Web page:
- Iran Plans to Build Pipelines to Export Gas to Europe, Fars News Agency, Jul. 20, 2008
- "Iran Plans to Build Pipelines to Export Gas to Europe". Fars News Agency. 2008-07-20. Retrieved 2009-02-22.
- "Iran eyes $4bn gas pipeline to Europe". Upstream Online. NHST Media Group. 2008-09-24. Retrieved 2009-02-22.
- Ladane Nasseri; Lucian Kim (2008-09-24). "Iran Seeks to Build $4 Billion Gas Pipeline to Europe". Bloomberg. Retrieved 2009-02-22.
- Masoud Safa (2008-09-24). "Energy Silk Road Envisioned". Iran Daily. Archived from the original on 12 September 2008. Retrieved 2009-09-08. Cite uses deprecated parameter
- "Iran reports Turkey gas deal, Ankara stands back". Reuters. 2010-07-23. Retrieved 2010-07-23.
- "Iran Seeks Foreign Investment for $8B Gas Pipeline". Payvand News. Fars News Agency. 2008-09-30. Retrieved 2009-02-22.
- "Iran and Turkey firm up pipe plans". Upstream Online. NHST Media Group. 2008-12-17. Retrieved 2009-02-22.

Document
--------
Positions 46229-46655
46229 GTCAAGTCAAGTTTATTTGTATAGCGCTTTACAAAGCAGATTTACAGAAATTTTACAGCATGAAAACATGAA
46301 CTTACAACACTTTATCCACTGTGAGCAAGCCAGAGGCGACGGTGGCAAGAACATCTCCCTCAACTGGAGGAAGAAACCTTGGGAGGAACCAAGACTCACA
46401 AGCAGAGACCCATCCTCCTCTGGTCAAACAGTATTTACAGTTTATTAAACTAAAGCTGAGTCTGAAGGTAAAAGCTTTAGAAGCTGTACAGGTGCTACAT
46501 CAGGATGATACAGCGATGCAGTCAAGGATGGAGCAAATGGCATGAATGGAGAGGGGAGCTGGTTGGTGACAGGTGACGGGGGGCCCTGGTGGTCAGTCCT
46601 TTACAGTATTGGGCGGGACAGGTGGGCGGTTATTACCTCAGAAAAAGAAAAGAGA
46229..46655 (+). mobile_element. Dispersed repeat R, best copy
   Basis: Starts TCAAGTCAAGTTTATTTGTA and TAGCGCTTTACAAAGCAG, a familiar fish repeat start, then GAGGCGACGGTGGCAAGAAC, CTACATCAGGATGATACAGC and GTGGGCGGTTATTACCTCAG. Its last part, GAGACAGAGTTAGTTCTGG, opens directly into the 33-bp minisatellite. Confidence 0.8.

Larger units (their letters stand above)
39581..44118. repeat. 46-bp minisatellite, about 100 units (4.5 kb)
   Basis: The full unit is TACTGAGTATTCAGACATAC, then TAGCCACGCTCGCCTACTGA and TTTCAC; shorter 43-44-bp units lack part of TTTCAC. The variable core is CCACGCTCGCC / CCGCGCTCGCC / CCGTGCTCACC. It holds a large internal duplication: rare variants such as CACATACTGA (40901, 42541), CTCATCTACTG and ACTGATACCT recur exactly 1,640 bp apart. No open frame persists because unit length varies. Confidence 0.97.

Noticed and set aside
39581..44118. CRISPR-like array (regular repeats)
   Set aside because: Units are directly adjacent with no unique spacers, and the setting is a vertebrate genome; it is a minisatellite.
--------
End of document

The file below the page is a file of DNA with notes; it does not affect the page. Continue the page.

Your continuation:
- "Standing Up Against Nabucco". Hydrocarbons-technology.com. 2009-07-14. Retrieved 2009-11-17.
- S. Aliyev (2008-12-06). "Iran Presses Europe with Gas". Trend News Agency. Retrieved 2009-02-22.[dead link]
- "Russia Backing Persian Pipeline" (PDF). Iran Daily. 2008-12-07. Retrieved 2009-11-17.[dead link]
Related GEM.wiki articles
Wikipedia also has an article on Persian Pipeline (Persian Pipeline. This article may use content from the Wikipedia article under the terms of the Creative Commons Attribution-ShareAlike 3.0 Unported License].